China / Society

Beware: 11% of free WiFi sites pose dangers

By Zhou Wenting (China Daily) Updated: 2015-11-19 06:42

Beware: 11% of free WiFi sites pose dangers

Passengers use WiFi services to surf Internet on mobile gadgets on a flight of China Eastern Airlines. [Photo by Liu Xin / For China Daily]

Beware the perils of free WiFi.

A security company's recent investigation of the security of free WiFi connections at public venues indicates those joining unknown networks to avoid telecom fees may be paying an unexpectedly high price.

More than 11 percent of the 68,000 plus WiFi networks at major public places-including airports, railway stations, scenic spots and shopping malls in Beijing, Shanghai and Guangzhou-were unsafe, said RainRaid, an independent information security consultancy based in Shanghai.

The company's six-month investigation found users of the unsafe sites risked theft of personal and financial information.

Its team connected smartphones to WiFi services as ordinary users, and its equipment tracked whether a phishing attack ensued.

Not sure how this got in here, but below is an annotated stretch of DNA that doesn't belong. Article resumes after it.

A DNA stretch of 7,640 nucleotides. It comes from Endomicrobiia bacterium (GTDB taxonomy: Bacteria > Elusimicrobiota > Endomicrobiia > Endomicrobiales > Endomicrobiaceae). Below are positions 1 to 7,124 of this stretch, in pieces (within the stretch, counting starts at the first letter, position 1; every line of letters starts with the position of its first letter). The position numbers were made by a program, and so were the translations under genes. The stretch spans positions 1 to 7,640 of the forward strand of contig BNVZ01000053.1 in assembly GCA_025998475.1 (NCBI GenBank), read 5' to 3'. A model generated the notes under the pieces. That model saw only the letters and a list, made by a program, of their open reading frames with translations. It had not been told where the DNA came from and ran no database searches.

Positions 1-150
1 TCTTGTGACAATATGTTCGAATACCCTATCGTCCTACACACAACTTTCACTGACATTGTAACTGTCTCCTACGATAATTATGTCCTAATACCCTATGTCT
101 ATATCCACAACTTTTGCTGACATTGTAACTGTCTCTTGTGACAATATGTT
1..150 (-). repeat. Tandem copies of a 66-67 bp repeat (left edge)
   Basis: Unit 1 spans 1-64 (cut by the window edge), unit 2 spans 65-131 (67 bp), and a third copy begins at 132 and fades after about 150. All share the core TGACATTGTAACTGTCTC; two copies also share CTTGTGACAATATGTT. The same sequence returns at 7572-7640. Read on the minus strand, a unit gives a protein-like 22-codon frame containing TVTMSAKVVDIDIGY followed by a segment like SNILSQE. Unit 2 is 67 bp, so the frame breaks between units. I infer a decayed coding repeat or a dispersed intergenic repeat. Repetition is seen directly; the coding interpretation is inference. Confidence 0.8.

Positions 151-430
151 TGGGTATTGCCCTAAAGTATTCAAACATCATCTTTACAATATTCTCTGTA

In some cases, criminals disguised the insecure WiFi access as a government or business center service for the public. "The names may seem pretty similar to regular WiFi services, and users will show little suspicion," said Yao Wei, RainRaid's founder.

The attackers may obtain users' personal information, such as e-mail user names and passwords. More seriously, they may siphon off payments or money transfers meant for others.

Shanghai municipal government issued a warning last week about several bogus WiFi hot spots similar to i-Shanghai, the free wireless Internet service provided by the government at 450 public sites in the city. The fakes included "1-Shanghai", "i-ShangHai" and "i-shanghai".

When residents connect their smartphones to the official i-Shanghai site, they are only required to enter their mobile phone numbers.

The sham sites request names, ID numbers, and social media user names and passwords, which will be stolen by those who set up the fake access, the notice said.

One recommend countermeasure is to avoid free WiFi sites that do not require users to log in.

"A notable characteristic of the phishing WiFi is that people don't need to log in when using them, which is different from regular free WiFi services, which usually require an identifying code or a code sent to users' phones via text message," said Jiang Kaida, who works for the network and information center at Shanghai Jiao Tong University.

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